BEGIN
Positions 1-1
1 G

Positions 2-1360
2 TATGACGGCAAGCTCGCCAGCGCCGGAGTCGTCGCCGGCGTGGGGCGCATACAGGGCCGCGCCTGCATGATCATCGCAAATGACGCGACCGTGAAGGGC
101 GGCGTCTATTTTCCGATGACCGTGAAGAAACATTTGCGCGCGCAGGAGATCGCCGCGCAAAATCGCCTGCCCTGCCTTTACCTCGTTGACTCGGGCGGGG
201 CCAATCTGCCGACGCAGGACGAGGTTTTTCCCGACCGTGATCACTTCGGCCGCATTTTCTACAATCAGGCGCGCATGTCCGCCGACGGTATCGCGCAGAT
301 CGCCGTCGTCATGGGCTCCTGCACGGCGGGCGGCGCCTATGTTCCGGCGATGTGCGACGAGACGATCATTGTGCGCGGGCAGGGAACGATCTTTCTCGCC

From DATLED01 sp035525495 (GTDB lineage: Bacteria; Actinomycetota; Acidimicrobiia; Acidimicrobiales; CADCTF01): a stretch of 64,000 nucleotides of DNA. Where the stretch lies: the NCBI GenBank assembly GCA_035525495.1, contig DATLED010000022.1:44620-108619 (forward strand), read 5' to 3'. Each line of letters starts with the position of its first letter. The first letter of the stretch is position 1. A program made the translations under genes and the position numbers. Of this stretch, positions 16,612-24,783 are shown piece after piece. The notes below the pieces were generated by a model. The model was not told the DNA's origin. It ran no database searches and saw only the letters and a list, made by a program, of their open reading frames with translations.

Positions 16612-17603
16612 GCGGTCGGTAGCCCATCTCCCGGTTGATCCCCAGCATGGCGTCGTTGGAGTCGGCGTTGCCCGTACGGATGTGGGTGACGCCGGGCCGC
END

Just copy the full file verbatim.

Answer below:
Positions 1-1
1 G

Positions 2-1360
2 TATGACGGCAAGCTCGCCAGCGCCGGAGTCGTCGCCGGCGTGGGGCGCATACAGGGCCGCGCCTGCATGATCATCGCAAATGACGCGACCGTGAAGGGC
101 GGCGTCTATTTTCCGATGACCGTGAAGAAACATTTGCGCGCGCAGGAGATCGCCGCGCAAAATCGCCTGCCCTGCCTTTACCTCGTTGACTCGGGCGGGG
201 CCAATCTGCCGACGCAGGACGAGGTTTTTCCCGACCGTGATCACTTCGGCCGCATTTTCTACAATCAGGCGCGCATGTCCGCCGACGGTATCGCGCAGAT
301 CGCCGTCGTCATGGGCTCCTGCACGGCGGGCGGCGCCTATGTTCCGGCGATGTGCGACGAGACGATCATTGTGCGCGGGCAGGGAACGATCTTTCTCGCC

From DATLED01 sp035525495 (GTDB lineage: Bacteria; Actinomycetota; Acidimicrobiia; Acidimicrobiales; CADCTF01): a stretch of 64,000 nucleotides of DNA. Where the stretch lies: the NCBI GenBank assembly GCA_035525495.1, contig DATLED010000022.1:44620-108619 (forward strand), read 5' to 3'. Each line of letters starts with the position of its first letter. The first letter of the stretch is position 1. A program made the translations under genes and the position numbers. Of this stretch, positions 16,612-24,783 are shown piece after piece. The notes below the pieces were generated by a model. The model was not told the DNA's origin. It ran no database searches and saw only the letters and a list, made by a program, of their open reading frames with translations.

Positions 16612-17603
16612 GCGGTCGGTAGCCCATCTCCCGGTTGATCCCCAGCATGGCGTCGTTGGAGTCGGCGTTGCCCGTACGGATGTGGGTGACGCCGGGCCGC